The growth of white clover (Trifolium repens) in five sown hill swards grazed by sheep.

Published online
01 Nov 1988
Content type
Journal article
Journal title
Journal of Applied Ecology

Wilman, D. & Simpson, D.

Publication language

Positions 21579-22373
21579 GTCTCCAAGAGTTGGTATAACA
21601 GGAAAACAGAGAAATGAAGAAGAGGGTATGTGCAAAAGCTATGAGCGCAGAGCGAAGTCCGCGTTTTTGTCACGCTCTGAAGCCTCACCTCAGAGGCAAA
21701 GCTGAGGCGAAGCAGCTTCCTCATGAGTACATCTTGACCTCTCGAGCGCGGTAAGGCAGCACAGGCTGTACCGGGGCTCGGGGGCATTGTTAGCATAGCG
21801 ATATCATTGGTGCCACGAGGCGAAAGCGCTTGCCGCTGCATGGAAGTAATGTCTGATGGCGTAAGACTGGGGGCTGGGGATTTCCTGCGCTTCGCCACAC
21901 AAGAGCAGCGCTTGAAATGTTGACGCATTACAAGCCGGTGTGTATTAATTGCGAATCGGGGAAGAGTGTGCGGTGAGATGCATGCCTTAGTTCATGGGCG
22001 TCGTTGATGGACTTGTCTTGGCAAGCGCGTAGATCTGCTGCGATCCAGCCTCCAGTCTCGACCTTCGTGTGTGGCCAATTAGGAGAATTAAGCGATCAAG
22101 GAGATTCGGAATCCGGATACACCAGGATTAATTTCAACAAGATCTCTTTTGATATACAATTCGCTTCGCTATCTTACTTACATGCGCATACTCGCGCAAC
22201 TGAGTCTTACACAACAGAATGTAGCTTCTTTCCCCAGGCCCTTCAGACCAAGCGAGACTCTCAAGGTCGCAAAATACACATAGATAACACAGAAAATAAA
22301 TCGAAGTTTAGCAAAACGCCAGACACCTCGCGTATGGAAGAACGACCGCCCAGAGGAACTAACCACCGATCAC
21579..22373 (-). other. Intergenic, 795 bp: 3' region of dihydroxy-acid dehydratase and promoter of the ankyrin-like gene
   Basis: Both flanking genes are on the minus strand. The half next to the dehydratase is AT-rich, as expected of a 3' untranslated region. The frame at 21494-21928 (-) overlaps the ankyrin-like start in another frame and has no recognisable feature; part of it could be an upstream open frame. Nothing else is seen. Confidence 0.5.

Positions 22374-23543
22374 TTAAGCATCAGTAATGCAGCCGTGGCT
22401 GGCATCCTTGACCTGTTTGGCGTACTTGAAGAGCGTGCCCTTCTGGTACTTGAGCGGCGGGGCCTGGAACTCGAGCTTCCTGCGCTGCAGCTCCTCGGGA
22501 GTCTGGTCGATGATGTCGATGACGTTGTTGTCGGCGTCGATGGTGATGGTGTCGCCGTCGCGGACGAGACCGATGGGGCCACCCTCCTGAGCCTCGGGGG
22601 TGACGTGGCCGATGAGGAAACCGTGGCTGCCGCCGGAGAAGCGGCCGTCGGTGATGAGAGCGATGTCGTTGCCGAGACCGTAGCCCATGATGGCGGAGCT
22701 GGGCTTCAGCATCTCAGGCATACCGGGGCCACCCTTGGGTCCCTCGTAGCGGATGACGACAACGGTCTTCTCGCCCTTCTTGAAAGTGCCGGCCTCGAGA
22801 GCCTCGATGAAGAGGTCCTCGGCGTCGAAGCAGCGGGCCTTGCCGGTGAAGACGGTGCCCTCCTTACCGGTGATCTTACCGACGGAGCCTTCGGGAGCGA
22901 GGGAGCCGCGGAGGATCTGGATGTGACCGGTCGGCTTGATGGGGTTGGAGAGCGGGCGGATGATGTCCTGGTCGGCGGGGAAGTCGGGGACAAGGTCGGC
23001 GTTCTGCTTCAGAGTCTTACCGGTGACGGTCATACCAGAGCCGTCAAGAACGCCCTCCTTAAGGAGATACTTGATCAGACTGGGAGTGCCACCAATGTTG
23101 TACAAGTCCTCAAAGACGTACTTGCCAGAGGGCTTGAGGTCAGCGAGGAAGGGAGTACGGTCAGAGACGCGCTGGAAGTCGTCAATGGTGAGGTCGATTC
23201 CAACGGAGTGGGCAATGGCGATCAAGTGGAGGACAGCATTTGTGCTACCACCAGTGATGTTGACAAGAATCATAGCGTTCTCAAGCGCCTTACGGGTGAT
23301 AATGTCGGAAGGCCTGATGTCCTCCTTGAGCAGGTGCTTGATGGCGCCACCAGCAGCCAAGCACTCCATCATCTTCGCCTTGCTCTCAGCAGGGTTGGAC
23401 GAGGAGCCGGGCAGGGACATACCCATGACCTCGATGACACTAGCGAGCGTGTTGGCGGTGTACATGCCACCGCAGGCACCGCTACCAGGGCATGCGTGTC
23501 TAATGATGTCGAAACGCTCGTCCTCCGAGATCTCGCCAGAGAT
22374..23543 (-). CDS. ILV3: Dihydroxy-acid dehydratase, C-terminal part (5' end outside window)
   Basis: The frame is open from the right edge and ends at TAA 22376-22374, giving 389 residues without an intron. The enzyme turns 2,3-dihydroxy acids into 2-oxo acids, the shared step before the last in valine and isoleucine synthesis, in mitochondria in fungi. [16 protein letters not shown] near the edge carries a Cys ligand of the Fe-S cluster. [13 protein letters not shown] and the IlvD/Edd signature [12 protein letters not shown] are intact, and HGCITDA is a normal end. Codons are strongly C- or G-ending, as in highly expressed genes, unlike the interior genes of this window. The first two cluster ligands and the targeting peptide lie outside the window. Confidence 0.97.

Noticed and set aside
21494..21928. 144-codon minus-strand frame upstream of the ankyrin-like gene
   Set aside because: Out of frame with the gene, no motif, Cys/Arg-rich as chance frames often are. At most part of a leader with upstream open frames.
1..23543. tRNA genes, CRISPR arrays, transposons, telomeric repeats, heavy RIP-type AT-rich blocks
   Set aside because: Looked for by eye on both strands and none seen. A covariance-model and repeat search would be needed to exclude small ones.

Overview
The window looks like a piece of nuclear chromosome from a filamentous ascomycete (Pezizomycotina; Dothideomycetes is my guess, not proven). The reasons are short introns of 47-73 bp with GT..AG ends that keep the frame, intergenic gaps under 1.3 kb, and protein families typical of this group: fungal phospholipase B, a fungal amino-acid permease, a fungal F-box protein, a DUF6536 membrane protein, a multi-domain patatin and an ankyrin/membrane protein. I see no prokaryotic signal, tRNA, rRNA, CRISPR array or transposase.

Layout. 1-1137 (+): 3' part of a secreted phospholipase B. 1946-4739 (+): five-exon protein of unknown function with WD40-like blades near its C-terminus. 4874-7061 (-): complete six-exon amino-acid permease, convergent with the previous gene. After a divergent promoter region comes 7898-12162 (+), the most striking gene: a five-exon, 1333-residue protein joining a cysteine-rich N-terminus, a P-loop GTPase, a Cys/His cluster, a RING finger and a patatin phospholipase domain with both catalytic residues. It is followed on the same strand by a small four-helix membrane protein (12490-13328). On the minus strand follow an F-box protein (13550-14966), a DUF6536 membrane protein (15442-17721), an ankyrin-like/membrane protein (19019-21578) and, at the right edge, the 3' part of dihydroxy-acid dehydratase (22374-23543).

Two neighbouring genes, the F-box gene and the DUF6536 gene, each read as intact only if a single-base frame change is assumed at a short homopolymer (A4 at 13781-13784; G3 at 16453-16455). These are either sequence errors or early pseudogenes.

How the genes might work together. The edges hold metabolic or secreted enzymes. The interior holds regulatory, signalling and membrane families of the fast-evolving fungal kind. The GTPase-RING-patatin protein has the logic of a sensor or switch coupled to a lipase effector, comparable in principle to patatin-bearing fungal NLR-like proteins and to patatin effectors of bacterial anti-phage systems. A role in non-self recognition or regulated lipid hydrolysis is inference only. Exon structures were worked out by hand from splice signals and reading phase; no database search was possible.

Growth of Trifolium repens was studied in 5 hill swards in Wales, sown 10-39 years before with seed mixtures containing T. repens and Lolium perenne and grazed by sheep. An increase in T. repens ground cover between Feb. and June was mostly due to a near-fourfold increase in leaflet size. The peak period for leaflet size was around 21 June. Plants appeared vulnerable to defoliation in early spring, with leaves very close together on the stolon and a lack of branch production. The smallest differences between the 5 study areas were in rate of leaf emergence and leaflet size and the biggest differences were in the amount of branch stolon extension. More leaves emerged on branches than on the stolon main axis during June, July and Aug., except on 1 study area where branching appeared to be inhibited by Agrostis tenuis [A. capillaris], acidity and Al. Branch production and growth from recorded nodes were greatest where T. repens ground cover was increasing from a relatively low level. The rate of stolon extension appeared sensitive to moisture supply. Management to encourage vigorous growth, therefore, would include providing both sufficient lime and sufficient moisture, controlling Agrostis, and avoiding both overgrazing in spring and undergrazing in summer.

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